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Q&A Session 2: Minviro - ESG in Mining

Welcome to our second Q&A session with founding member, Minviro - Robert Pell, Director and Laurens Tijsseling, Sustainability Manager on ESG (Environmental, Social, and Governance) in mining.


Our Q&A will cover:

  • The future of ESG in the mining industry and increased investor/ off-taker expectations for transparency

  • Importance of robust environmental data for mining projects

  • How Life Cycle Assessments (LCAs) can reduce CO2 emissions/ environmental impacts of mining/ EV production


Minviro offers innovative solutions for the mining industry to reduce their environmental impact, access materials responsibly and reduce risks by:


  • Providing quantitative environmental performance metrics for resource projects in development, operation, or end-of-life, using Life Cycle Assessments (LCA)

  • Providing consultancy services as well as software solutions

  • Helping investors and original equipment manufacturers (OEMs) by comparing the environmental footprint of individual mining projects


1) CMA: Why did you decide to start Minviro?


Robert: I formed Minviro during my PhD research at Camborne School of Mines (University of Exeter) whilst quantifying the environmental impacts for rare earth projects in development stages. I found that you could significantly reduce greenhouse gas emissions and environmental impacts by applying the life cycle assessment approach during the project development stages and iterating flowsheets or adjusting energy/ reagent procurement scenarios. I wanted to apply this in a commercial setting and conversations with a number of industry players showed a lot of interest. Indeed, over the last year Minviro has moved from strength to strength.


2) CMA: What key things should people outside the mining community (e.g. downstream companies, governments) know about a mine's environmental impact?


Robert: We are going to see greater demands for transparency within the supply chains of many OEMs, and this means that mining companies, whatever the size, will need robust data on the environmental profile of their project.


  • Downstream users want to know what the carbon footprint of 1 kg of the lithium, graphite or cobalt from your project will be and will make buying decisions based on this data alongside the economics.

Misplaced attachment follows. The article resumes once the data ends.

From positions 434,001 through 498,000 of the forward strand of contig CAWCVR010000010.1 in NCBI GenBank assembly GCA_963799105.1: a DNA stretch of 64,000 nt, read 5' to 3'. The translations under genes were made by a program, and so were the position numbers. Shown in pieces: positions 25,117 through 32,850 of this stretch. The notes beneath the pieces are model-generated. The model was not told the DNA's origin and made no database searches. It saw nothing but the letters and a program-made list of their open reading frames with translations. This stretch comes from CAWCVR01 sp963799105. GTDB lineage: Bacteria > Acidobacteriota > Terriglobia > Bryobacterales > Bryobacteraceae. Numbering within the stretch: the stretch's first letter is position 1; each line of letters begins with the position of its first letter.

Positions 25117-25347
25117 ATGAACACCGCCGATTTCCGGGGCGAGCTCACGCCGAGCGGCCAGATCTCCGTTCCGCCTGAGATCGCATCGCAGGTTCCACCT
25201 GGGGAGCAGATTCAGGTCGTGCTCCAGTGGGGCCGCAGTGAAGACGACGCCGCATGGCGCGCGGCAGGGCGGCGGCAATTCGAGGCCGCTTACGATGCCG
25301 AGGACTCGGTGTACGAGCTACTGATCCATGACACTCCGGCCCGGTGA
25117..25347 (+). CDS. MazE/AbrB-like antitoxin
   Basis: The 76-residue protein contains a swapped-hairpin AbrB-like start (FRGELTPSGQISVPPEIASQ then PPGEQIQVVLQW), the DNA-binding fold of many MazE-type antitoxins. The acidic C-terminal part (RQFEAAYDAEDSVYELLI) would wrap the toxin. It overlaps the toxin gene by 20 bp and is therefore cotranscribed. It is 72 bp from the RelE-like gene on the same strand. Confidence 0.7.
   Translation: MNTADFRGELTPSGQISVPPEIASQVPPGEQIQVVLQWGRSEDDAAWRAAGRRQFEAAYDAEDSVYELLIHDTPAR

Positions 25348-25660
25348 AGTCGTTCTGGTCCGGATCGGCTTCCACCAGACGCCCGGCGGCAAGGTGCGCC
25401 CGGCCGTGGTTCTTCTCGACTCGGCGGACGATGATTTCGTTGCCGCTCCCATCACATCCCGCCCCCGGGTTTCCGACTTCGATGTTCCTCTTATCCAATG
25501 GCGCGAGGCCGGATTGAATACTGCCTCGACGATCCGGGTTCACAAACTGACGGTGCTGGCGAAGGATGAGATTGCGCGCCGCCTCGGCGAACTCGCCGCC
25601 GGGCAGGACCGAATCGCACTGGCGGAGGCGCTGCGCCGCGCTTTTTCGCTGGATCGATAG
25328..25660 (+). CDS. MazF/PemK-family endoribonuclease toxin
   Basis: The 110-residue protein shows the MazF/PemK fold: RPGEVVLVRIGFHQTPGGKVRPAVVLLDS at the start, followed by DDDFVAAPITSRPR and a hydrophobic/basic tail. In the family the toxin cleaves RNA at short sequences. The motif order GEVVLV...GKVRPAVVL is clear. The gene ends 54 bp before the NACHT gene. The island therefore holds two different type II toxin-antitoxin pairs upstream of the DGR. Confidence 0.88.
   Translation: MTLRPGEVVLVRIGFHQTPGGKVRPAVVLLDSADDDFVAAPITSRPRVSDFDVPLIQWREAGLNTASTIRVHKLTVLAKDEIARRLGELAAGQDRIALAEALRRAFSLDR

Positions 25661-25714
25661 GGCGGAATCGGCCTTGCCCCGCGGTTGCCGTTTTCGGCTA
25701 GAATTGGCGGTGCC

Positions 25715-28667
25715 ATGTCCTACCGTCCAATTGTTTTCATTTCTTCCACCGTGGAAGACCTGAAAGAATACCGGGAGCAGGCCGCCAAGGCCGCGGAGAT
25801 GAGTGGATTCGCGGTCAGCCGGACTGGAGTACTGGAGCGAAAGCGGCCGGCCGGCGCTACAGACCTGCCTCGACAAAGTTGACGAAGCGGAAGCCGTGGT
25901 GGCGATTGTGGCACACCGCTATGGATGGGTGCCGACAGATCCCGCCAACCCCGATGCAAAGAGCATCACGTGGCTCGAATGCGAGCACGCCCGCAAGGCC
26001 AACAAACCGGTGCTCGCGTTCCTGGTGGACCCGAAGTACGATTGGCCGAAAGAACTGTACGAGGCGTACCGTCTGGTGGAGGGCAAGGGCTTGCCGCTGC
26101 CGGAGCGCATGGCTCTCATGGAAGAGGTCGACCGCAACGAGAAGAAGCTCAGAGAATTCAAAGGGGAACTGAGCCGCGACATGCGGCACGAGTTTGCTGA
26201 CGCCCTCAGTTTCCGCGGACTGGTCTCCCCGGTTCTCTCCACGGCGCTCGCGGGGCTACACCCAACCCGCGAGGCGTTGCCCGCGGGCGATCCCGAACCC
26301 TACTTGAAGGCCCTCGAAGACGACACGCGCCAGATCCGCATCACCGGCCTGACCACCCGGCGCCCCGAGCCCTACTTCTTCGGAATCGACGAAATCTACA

• This data will be important for governments and investors as well. An additional key point will be how the project compares to other projects in the region that produce the same commodity.

  • We are seeing today that companies are differentiating themselves from the competition by highlighting that they can produce a low-carbon, or low impact product.


3) CMA: Who will be most/ least prepared for the ESG changes that are coming?


Laurens: ESG is an area that currently has a much more prominent role in the mining industry than a decade ago. There is an increase in demand from investors and off-takers that the mining companies are compliant with ESG standards.


  • The big tier mining companies will have the internal knowledge and human resources to do this.

  • For junior and mid-tier mining companies this internal capability may not be present. From that perspective, it looks like the smaller companies will be the least prepared, but we are looking to help these companies out by the implementation of software solutions

  • One of the main motivations for Minviro is providing companies of all scales with the tools to drive environmentally responsible mining


4) CMA: What are the biggest challenges you see for sustainable mining?


Robert:


  • The major challenges are not just within sustainable mining. Mining in general has a challenge with communicating complex problems to external stakeholders.

  • Highlighting that mining and metal production is an essential pillar of a low-carbon future and the circular economy is an important first step. If this message is communicated well, we can start evaluating the range of options we have to access these critical metals.